Unlike many would think, logos have been around for a long time. So, when exactly did the concept of logos start? Which was the first logo and who was its maker? Logos have quite an interesting history and this post will bring to light some of its origins and how it evolved with time!
The history of logos goes as far back as the cavemen era. Back when, people did not know how to read or write, they used to draw symbols on cave walls to tell a story or describe their actions. Although this was not a logo but we can say that this was the beginning of logos. Moving forward, man started using family heirlooms and various symbols to represent their clan or tribe. This, one can say, is the official beginning of use of logos. Furthermore, the Egyptians used their fair share of drawing symbols and telling stories through images, texts and symbols. Every symbol, text or image in their scriptures had a different meaning. Even the colors used to fill them with had different meanings.
Later on, currency was introduced and the coins used for trade had some symbols and text representing which country they were used for. By this era, people even started using symbols and texts to represent their shops but they were basic symbols just to show the purpose of the store. Like, for example, for wine shops, there would be a drawing of a bottle and for fruit stores, there would be a drawing of some fruits. They weren’t very creative with their symbols and logos. It was just to serve their basic purpose of representation.
In the mid-1600s, people started printing newspapers and the concept of branding was introduced and this became a huge phenomenon for stores because some stores would use that newspaper to advertise their store and attract a lot of fascinated customers using drawings and symbols and beat the other stores to it. They also started to make their logos a bit more unique than each other so customers would know the difference.
By the early-1800s, color printing became a common site and it was used on products and for advertisements of various stores and so many stores had colored logos and symbols to make their store distinct from each other. The idea of custom logos and creative logos came into use a lot more than in the mid-1600s.
In 1885, the first-ever Coca Cola logo was designed by Frank Mason Robinson symbolizing the beginning of a new era for logos.
In the early 1900s, logos were pretty common around the world and were being used in currencies, stores and even flags and more. In 1914, Pierre de Coubertin designed the Olympic logo and changed many peoples opinions about logos. He gave logos a deeper meaning and changed everyone’s way of thinking of logos by showing that logos aren’t just used commercially but can hold deeper cultural significance.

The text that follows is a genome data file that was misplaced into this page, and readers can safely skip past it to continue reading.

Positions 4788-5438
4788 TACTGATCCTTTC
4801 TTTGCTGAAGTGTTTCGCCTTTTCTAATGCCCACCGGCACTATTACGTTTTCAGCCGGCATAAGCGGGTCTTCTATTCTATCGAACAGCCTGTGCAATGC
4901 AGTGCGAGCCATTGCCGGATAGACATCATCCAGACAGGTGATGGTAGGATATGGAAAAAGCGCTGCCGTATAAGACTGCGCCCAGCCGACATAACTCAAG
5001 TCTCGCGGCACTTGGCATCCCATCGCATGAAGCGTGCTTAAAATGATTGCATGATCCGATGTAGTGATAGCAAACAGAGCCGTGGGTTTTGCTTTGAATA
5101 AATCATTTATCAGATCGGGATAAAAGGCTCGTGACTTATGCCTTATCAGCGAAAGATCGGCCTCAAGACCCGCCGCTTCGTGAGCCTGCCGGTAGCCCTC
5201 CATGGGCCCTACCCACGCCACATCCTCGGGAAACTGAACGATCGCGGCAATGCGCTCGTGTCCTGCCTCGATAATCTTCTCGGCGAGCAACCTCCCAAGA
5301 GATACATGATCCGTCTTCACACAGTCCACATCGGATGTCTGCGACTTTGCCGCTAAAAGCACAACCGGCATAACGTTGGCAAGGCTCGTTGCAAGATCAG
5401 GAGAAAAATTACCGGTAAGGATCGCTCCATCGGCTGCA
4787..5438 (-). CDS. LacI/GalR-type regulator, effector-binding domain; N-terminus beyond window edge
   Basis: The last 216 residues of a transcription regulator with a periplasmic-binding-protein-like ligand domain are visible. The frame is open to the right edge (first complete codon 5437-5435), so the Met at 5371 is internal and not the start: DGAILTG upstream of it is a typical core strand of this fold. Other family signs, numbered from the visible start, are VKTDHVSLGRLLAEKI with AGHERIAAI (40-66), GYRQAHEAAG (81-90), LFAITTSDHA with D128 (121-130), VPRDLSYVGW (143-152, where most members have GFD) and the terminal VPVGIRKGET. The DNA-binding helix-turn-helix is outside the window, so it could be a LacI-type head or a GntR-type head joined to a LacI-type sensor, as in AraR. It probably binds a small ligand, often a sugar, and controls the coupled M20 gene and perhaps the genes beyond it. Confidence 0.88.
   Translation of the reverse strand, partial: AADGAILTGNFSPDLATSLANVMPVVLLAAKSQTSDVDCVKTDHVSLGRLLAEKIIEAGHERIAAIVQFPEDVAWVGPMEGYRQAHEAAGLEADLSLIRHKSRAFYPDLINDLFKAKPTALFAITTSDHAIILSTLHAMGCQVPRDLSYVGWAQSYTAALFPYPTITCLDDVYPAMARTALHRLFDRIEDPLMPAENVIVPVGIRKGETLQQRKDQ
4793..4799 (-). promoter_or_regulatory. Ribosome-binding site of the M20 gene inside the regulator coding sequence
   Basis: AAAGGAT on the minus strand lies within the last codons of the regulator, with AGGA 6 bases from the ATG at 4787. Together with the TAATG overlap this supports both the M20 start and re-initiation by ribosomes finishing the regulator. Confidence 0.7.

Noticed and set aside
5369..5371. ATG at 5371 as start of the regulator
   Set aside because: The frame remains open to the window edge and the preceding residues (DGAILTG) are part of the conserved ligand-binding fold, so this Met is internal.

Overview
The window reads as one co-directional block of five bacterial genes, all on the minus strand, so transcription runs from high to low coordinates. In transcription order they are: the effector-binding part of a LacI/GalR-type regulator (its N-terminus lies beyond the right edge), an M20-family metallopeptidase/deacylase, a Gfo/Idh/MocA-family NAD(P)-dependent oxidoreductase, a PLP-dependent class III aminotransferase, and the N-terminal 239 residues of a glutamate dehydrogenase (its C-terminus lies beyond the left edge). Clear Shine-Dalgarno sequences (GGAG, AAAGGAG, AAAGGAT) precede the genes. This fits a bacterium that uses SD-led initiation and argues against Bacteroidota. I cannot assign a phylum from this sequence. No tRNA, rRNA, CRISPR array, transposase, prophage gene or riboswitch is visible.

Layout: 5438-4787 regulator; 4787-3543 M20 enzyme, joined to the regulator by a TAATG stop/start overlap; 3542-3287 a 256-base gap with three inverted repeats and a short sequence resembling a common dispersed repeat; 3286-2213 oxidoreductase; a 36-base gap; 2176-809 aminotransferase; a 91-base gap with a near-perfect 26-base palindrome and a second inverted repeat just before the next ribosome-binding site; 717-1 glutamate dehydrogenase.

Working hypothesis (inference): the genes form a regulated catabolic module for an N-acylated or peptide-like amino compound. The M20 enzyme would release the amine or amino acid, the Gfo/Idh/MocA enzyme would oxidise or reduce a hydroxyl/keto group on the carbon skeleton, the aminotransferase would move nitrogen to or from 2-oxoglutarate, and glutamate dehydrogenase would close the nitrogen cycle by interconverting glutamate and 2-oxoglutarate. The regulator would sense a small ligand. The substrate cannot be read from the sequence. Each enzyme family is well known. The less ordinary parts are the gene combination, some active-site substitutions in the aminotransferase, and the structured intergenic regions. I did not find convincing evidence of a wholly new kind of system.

In 1956, Paul Rand designed the iconic IBM logo which was a human eye, a bee and the letter M. This, once again, was a turning point for logo design. Many organizations realized the impact a good, thoughtful and creative logo can have on their audience. This was the start for custom logo creations for many people and every company made an effort to try to design a creative logo for their company.
By the 1960s, some graphic designers and art directors thought that they should work together in order to get effective results of creating custom and creative logos. So, in 1962, Design and Art Direction was founded and they were responsible for advertising and branding many companies that worked with them. Between the years 1962 and 1964, Charles Csuri and A. Michael Noll designed the first computerized logos, once again, signaling a change in the logo designing industry.
1977 was quite popular for the creation of the iconic logo “I love NY” designed by Milton Glaser and also the Star of Life logo, which you see in most ambulances nowadays. By this time, logos had become an important source of identification for brands and they were used by almost every brand to differentiate them from other brands in the same industry and to leave an impression their customers and something they could be remembered by.
In the early-2000s, Adobe developed InDesign and Photoshop and this officially started the digitalized era for logo designing. This allowed designers to be more creative with their designs. But there was one downside to all this change and that was the fact that not everyone was comfortable with these rapid changes and people would be uneasy of new things. To ease people into the modern era of digitalized logo designing, logos were made to look as if they are photos of products off screen. It looked as if it a 3D object on a screen. This concept is known as skeuomorphism and this helped people ease into the new digitalized era.
There was a slight change in the logo design industry, once more, with the introduction of the Web 2.0 logo. It was brightly colored and did not use the concept of skeuomorphism. This attracted many people and so people started accepting new changes and working towards them. Simple, minimalistic, flat and colorful designs started being in use in the year 2010. Soon enough, logos became such as we see nowadays.